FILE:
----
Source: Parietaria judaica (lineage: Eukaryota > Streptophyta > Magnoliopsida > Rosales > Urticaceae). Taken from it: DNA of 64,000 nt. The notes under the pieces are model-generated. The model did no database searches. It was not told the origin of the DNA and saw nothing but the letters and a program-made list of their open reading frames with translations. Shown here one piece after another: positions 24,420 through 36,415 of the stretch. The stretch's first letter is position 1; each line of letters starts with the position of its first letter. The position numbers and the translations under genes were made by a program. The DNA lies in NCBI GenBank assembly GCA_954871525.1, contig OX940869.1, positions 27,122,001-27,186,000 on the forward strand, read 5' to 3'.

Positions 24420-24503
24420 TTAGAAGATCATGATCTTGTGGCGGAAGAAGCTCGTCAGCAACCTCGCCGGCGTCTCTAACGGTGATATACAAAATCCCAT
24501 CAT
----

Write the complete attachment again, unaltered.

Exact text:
Source: Parietaria judaica (lineage: Eukaryota > Streptophyta > Magnoliopsida > Rosales > Urticaceae). Taken from it: DNA of 64,000 nt. The notes under the pieces are model-generated. The model did no database searches. It was not told the origin of the DNA and saw nothing but the letters and a program-made list of their open reading frames with translations. Shown here one piece after another: positions 24,420 through 36,415 of the stretch. The stretch's first letter is position 1; each line of letters starts with the position of its first letter. The position numbers and the translations under genes were made by a program. The DNA lies in NCBI GenBank assembly GCA_954871525.1, contig OX940869.1, positions 27,122,001-27,186,000 on the forward strand, read 5' to 3'.

Positions 24420-24503
24420 TTAGAAGATCATGATCTTGTGGCGGAAGAAGCTCGTCAGCAACCTCGCCGGCGTCTCTAACGGTGATATACAAAATCCCAT
24501 CAT